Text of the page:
The GLP is committed to full transparency. Download and review our Annual Report.

Poverty can trump a winning hand of genes

| September 23, 2013

When psychologists first started studying twins, they found identical twins much more likely to have similar IQs than fraternal ones. They concluded that IQ was highly “heritable”—that is, due to genetic differences. But those were all high socio-economic-status (SES) twins.

Erik Turkheimer of the University of Virginia and his colleagues discovered that the picture was very different for poor, low-SES twins. For these children, there was very little difference between identical and fraternal twins: IQ was hardly heritable at all. Differences in the environment, like whether you lucked out with a good teacher, seemed to be much more important.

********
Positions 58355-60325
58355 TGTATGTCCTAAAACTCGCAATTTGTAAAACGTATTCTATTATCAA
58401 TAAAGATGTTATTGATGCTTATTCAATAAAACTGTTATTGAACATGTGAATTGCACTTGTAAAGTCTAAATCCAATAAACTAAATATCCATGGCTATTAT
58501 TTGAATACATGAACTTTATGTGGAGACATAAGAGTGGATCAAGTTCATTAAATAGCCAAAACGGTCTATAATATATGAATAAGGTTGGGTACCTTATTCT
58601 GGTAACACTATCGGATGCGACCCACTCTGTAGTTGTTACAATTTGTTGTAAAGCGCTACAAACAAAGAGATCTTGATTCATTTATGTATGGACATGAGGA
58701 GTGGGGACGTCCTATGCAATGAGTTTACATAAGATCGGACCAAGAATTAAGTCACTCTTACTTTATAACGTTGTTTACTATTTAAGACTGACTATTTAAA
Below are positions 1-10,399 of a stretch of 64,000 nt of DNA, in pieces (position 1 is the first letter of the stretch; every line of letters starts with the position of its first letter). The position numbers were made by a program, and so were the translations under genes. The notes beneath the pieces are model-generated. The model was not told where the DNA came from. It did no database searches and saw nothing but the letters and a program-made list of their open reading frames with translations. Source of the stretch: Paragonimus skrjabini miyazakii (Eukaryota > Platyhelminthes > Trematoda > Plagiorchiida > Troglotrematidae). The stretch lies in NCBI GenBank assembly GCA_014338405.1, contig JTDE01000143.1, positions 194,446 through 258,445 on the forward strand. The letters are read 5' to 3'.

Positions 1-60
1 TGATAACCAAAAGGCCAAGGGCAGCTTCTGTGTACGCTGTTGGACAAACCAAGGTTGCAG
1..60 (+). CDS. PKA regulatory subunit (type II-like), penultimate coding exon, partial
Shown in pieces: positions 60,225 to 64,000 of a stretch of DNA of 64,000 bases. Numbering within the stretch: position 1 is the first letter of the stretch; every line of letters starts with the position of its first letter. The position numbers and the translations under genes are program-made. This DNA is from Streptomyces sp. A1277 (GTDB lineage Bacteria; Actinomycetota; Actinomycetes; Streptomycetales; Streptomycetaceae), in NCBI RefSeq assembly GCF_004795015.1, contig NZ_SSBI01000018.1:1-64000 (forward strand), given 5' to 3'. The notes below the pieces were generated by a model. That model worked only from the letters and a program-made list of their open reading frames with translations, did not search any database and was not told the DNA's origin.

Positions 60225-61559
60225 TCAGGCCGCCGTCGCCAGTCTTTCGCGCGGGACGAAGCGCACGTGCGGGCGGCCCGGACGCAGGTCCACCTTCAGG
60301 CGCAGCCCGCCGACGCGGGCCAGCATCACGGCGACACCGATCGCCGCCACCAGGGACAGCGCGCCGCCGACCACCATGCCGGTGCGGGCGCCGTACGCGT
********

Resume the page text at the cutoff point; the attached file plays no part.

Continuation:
In the new study, researchers found this was even true when those children grew up. IQ was much less heritable for people who had grown up poor.

Read the full, original story here: Poverty Can Trump a Winning Hand of Genes

Additional Resources:

The GLP featured this article to reflect the diversity of news, opinion and analysis. The viewpoint is the author’s own. The GLP’s goal is to stimulate constructive discourse on challenging science issues.

News on human & agricultural genetics and biotechnology delivered to your inbox.
Optional. Mail on special occasions.

Send this to a friend